Virginia Football Notes: UVA Sorting Through Linebacker Options

Share on FacebookTweet about this on TwitterEmail to someoneGoogle+share on TumblrShare on Reddit
Virginia must replace Micah Kiser at inside linebacker.
Malcolm Cook returned to the field last fall and is back in spring practice with Virginia. ~ Kris Wright

For the first time in three seasons, the Virginia football team will have a new leading tackler this fall. That’s because senior linebacker Micah Kiser finished his career No. 5 all-time at UVA with 411 tackles, while leading the ACC each of the last three seasons in stops.

With that in mind, part of Virginia’s spring practice time has been used to recreate the linebacker corps without Kiser in the fold. The Cavaliers do return two of the team’s four leading tacklers in the linebacker group with Jordan Mack (114 stops) and Chris Peace (68 stops) available on the inside and outside of the 3-4 base scheme. Peace, however, has missed spring practice with a hamstring injury.

The biggest move of the spring shifted Malcolm Cook, a sixth-year senior after missing 2016 with a heart condition, from the outside to the inside. Cook appeared in nine games last season, missing the Boise State, Duke, UNC, and Boston College games due to injury. He ended up with 46 tackles and two sacks.

UVA coach Bronco Mendenhall said evaluations are ongoing to figure out the best way to shape the defense so the Cook move may or may not be permanent. (Fans discussed Cook’s move in this message board thread earlier in the spring.)

”We’re still deciding if we like it,” Mendenhall said. ”Each new season, we try to find the best 11 players and the best combination of the best 11 that can be out there. It looked like to us going into spring that could get our best 11 players on the field at the same time. We’re still assessing it.”

While Cook is a familiar face on the inside, Virginia has a couple of young players working there as well. Sophomore Zane Zandier is one candidate there after appearing in 12 of 13 games last season as a true freshman, mostly on special teams. He played receiver and defensive back at Thomas Jefferson High School in Pennsylvania, but Mendenhall believes the move to inside linebacker is a good spot for him.

“Progressing. The move to inside backer has been slower and more methodical than he would have liked and that we would have liked. However, it is a good spot for him and he is progressing and developing,” Mendenhall said.

Another player trying to carve out a role on the interior is Rob Snyder, who missed last season with a torn pectoral muscle. The redshirt sophomore played linebacker and tight end at Collins High School in Georgia where he earned all-state honors as a senior with 154 tackles. Upperclassmen Dominic Sheppard, Mikey McDonald, Reed Kellam, and C.J. Stalker are listed on the roster at the inside linebacker position as well.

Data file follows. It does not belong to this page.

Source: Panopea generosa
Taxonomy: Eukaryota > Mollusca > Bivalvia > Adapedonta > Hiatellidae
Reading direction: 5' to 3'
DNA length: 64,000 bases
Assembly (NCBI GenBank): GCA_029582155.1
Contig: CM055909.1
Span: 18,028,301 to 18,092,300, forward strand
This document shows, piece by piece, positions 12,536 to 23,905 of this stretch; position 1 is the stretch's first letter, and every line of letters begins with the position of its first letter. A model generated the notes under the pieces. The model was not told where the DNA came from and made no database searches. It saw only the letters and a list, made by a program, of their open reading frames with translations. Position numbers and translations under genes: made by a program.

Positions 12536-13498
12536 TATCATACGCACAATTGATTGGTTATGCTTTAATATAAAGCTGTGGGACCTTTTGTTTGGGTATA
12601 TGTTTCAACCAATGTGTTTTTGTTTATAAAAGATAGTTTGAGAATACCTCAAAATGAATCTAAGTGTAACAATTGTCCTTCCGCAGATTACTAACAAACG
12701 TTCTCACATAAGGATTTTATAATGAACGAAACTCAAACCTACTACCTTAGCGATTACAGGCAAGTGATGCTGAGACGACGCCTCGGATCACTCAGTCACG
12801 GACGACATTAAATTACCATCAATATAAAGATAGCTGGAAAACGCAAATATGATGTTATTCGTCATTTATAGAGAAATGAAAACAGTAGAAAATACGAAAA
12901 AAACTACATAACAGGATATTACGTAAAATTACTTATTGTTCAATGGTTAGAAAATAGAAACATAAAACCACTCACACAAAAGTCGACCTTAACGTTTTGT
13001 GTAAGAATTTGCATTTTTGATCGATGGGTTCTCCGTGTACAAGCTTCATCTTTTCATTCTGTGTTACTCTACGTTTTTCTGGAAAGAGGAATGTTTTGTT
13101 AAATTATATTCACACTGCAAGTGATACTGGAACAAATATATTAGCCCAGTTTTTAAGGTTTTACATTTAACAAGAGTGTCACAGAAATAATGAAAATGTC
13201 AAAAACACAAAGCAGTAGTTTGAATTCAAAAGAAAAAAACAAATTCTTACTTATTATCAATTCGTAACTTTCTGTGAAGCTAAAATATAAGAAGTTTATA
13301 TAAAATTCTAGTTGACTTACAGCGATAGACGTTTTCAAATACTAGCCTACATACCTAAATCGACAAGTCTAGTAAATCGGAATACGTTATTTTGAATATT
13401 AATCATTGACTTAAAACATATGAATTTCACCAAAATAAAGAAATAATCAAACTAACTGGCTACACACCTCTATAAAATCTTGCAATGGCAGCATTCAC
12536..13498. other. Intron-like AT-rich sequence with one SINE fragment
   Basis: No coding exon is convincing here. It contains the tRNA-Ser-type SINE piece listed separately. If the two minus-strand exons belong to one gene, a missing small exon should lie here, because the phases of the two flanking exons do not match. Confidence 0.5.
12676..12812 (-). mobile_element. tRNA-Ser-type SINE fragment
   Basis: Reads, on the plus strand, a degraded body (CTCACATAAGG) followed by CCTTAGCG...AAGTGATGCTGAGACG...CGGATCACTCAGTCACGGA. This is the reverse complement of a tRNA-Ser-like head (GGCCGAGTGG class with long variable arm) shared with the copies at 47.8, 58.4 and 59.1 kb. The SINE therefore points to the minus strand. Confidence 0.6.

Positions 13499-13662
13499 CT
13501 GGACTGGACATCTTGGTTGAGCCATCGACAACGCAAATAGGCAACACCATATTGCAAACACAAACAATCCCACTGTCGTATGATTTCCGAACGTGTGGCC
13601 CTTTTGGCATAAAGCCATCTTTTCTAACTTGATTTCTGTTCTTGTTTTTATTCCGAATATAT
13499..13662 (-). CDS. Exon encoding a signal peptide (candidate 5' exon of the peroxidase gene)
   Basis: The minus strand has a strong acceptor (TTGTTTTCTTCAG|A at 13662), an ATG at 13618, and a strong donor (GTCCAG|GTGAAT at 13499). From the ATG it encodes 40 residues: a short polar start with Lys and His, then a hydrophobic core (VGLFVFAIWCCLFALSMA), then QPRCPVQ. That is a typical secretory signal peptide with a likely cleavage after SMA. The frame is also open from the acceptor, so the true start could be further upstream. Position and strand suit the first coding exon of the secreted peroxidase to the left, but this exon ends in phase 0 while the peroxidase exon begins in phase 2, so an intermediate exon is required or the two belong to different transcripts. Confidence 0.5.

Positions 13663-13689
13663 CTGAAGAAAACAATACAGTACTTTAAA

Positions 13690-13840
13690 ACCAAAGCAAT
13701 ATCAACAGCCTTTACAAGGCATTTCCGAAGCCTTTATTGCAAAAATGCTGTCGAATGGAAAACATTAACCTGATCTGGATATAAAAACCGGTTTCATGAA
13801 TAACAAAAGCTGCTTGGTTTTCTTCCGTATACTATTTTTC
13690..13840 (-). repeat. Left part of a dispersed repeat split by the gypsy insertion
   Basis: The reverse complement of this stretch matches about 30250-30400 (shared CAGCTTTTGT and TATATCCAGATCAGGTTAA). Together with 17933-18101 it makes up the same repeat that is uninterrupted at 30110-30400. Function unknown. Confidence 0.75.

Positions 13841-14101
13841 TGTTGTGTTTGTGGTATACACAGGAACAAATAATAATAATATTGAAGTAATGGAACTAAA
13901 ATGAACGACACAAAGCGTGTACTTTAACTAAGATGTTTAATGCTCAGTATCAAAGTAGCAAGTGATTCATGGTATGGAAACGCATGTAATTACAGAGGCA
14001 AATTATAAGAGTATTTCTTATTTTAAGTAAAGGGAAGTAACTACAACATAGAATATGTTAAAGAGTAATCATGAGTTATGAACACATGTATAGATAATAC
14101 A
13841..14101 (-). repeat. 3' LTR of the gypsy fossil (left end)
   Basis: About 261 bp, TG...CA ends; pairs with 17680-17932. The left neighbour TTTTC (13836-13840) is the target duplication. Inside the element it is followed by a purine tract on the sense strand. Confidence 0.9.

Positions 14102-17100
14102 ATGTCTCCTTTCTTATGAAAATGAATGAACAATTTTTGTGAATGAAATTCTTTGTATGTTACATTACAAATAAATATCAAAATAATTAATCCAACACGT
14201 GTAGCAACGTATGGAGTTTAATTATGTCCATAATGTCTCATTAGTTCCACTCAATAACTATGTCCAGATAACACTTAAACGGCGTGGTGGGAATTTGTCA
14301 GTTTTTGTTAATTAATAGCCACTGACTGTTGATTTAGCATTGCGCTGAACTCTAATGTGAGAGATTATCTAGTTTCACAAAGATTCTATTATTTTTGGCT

On the outside, Peace’s absence this spring has opened up an opportunity for sophomore Matt Gahm. He has picked up some first team reps on defense after playing in seven games last season as a true freshman, mostly on special teams. Gahm earned honorable mention all-state recognition at Highland Park High School in Texas after making 109 tackles as a senior.

“Matt is an effort player that is really disciplined,” Mendenhall said. “He’s diligent. He’s disciplined and he’s trust-worthy and he does exactly what you ask at the speed you ask him to do it. That’s earned trust with us over time because of that.”

While Zandier and Gahm are bidding for bigger roles than their first fall, another member of that true freshman class is trying to build on his opportunity from last season. Charles Snowden appeared in 10 of 13 games last season and made 13 tackles. That included a pair of attention-getting plays against Duke and North Carolina. Against the Blue Devils, he made a key third down sack late in the game and against UNC, he teamed up with Elliott Brown for a tackle for loss at another key moment.

Snowden, a rangy 6’7” backer, is versatile enough to play at either outside spot depending on how the defensive personnel shakes out.

“There’s as much potential as length,” Mendenhall said. “He has range. He proved to be able to make critical plays when he had opportunities a year ago. That’s intrigued us to give him an opportunity. He could be at the SAM spot or the WILL spot based on what the best 11 look like. We like him in terms of discipline, responsibility, and ability as well.”

Other players include the aforementioned Brown, Gladimir Paul, Colin Dixon, Dre Bryant, and Chris Moore in the hybrid role he played last season. True freshman Noah Taylor, a January enrollee, is listed at linebacker as well but he has gotten some work in the secondary this spring. Taylor is listed at at 6’5” and 200 pounds on the roster.